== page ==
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I know that the topic of flattening a nested list has been covered in great detail before, however I think my task is a bit different and I couldn't find any info.

I am writing a scraper, and as output I get a nested list. The top level list elements are supposed to become rows for data in spreadsheet form. However, since the nested lists are often of different lengths, I need to expand them before flattening the list.

Here's an example. I have

   [ [ "id1", [["x", "y", "z"], [1, 2]],    ["a", "b", "c"]],
     [ "id2", [["x", "y", "z"], [1, 2, 3]], ["a", "b"]],
     [ "id3", [["x", "y"],      [1, 2, 3]], ["a", "b", "c", ""]] ]

The output I ultimately want is

   [[ "id1", "x", "y",  z, 1, 2, "", "a", "b", "c", ""],
    [ "id2", "x", "y",  z, 1, 2,  3, "a", "b",  "", ""],
    [ "id3", "x", "y", "", 1, 2,  3, "a", "b", "c", ""]]

However, an intermediate list like this

   [ [ "id1", [["x", "y", "z"], [1, 2, ""]], ["a", "b", "c", ""]],
     [ "id2", [["x", "y", "z"], [1, 2,  3]], ["a", "b",  "", ""]],
     [ "id3", [["x", "y",  ""], [1, 2,  3]], ["a", "b", "c", ""]] ]

which I can then simply flatten would also be fine.

The top-level list elements (rows) are built in every iteration, and appended to the full list. I guess it is easier to transform the full list at the end?

The structure in which elements are nested should be the same, however I cannot be certain of it at this point. I guess I have a problem if the structure where to look like this.

   [ [ "id1", [[x, y, z], [1, 2]],             ["a", "b", "c"]],
     [ "id2", [[x, y, z], [1, 2, 3]], ["bla"], ["a", "b"]],
     [ "id3", [[x, y],    [1, 2, 3]],          ["a", "b", "c", ""]] ]

which should become

   [[ "id1", x, y,  z, 1, 2, "",    "", "a", "b", "c", ""],
    [ "id2", x, y,  z, 1, 2,  3, "bla", "a", "b",  "", ""],
    [ "id3", x, y, "", 1, 2,  3,    "", "a", "b", "c", ""]]

Thanks for any comments, and please excuse if this is trivial, I am rather new to Python.

share|improve this question
1  
Please clarify how would you like blanks to be represented, since [x, y, , 1, 2, 3, "a", "b", "c", ""] doesn't look as a valid Python list - you have to put something after y and before 1. Would you like it to be None? But that would conflict with a "" that you used as a blank at the end of the list... –  Ihor Kaharlichenko Aug 16 '12 at 9:44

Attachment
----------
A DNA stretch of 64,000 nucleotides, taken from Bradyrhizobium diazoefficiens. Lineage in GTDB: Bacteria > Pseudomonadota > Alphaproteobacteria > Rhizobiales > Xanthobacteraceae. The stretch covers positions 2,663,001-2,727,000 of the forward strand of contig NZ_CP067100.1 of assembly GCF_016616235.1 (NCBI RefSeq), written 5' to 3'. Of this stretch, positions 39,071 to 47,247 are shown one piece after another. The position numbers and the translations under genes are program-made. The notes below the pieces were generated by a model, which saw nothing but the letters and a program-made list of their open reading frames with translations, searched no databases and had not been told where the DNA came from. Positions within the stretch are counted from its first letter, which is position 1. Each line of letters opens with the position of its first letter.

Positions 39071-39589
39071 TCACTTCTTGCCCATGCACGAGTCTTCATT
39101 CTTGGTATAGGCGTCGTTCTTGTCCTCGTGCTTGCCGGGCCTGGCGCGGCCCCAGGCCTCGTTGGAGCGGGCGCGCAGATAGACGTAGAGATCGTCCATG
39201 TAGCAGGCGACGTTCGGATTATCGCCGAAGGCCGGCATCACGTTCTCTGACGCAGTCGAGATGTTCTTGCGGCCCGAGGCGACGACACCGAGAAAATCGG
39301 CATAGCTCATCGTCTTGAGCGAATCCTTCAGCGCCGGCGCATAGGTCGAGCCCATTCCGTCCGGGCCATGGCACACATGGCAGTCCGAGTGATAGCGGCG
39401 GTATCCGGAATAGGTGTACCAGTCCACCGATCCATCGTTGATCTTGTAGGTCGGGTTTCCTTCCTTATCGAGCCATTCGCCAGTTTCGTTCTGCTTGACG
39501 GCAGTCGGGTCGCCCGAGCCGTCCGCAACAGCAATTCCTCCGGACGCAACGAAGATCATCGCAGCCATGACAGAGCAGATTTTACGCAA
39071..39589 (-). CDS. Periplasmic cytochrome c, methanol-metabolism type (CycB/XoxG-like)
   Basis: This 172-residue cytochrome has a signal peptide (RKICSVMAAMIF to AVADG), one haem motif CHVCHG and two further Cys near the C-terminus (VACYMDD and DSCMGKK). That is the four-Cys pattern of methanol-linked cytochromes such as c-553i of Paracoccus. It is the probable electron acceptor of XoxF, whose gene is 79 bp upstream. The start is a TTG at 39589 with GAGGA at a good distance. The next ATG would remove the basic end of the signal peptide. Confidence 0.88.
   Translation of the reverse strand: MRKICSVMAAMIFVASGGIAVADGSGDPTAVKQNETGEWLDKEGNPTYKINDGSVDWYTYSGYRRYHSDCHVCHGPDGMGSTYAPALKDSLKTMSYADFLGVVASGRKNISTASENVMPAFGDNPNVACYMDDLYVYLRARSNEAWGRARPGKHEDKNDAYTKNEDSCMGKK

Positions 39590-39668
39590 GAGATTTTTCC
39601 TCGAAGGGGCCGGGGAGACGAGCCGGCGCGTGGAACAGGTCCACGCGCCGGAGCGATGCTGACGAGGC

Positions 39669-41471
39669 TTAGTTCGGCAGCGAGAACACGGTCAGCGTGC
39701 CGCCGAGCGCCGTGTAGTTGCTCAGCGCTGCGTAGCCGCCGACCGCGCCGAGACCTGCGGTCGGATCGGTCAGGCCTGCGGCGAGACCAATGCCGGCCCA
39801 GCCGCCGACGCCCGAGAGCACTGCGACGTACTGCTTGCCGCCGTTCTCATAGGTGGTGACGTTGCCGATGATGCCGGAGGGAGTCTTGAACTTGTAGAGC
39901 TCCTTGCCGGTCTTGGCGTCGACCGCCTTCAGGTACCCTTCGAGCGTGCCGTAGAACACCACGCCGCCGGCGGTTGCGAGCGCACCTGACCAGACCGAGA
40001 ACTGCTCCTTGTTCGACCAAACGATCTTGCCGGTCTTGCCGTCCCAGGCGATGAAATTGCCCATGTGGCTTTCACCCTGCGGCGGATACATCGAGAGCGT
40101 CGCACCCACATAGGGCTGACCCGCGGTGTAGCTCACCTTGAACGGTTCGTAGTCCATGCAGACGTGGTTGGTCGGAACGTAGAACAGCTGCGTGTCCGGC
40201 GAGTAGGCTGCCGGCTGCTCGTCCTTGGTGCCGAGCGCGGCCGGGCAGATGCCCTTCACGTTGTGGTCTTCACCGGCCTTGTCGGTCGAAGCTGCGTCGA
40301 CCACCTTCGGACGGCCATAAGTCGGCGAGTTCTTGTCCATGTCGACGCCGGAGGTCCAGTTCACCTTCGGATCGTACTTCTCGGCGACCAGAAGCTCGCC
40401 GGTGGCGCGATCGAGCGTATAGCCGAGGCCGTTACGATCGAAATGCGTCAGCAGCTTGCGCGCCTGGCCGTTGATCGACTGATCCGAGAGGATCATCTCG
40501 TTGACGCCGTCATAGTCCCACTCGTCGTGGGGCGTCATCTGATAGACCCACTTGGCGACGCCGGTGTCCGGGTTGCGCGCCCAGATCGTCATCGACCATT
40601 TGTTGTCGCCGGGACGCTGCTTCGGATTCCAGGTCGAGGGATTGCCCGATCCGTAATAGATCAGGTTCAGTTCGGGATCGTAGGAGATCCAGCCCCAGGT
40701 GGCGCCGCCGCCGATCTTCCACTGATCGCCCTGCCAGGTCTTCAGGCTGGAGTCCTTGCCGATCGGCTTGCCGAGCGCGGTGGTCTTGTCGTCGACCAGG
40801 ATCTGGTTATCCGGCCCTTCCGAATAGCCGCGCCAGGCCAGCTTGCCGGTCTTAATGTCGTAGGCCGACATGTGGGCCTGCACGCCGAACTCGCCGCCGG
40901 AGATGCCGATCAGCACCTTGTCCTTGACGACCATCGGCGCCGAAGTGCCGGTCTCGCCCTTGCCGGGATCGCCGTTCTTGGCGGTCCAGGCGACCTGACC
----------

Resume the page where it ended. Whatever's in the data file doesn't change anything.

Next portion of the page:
1  
It is also unclear what are x, y and z. Are they some kind of constants or variables that were defined beforehand? –  Ihor Kaharlichenko Aug 16 '12 at 9:45
    
Edited it for clarification. Some of the items in the lists are already blanks, and it is perfectly fine to expand the list with blanks. I build the list from elements/lists extracted from the pages. –  ilprincipe Aug 16 '12 at 9:55
    
How would you deal with your last example? I mean the 2nd row in the data set has 4 elements while the rest have only 3. Should the rest of the rows be padded from the right with blanks? –  Ihor Kaharlichenko Aug 16 '12 at 10:02
    
Extended the question again. In that case blanks should be inserted, so that the result appears as shown. I aligned the corresponding lists/columns. –  ilprincipe Aug 16 '12 at 10:10
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3 Answers

up vote 6 down vote accepted
+50

I've got a simple solution for the "same structure" case, using a recursive generator and the izip_longest function from itertools. This code is for Python 2, but with a few tweaks (noted in comments) it can be made to work on Python 3:

from itertools import izip_longest # in py3, this is renamed zip_longest

def flatten(nested_list):
    return zip(*_flattengen(nested_list)) # in py3, wrap this in list()

def _flattengen(iterable):
    for element in izip_longest(*iterable, fillvalue=""):
        if isinstance(element[0], list):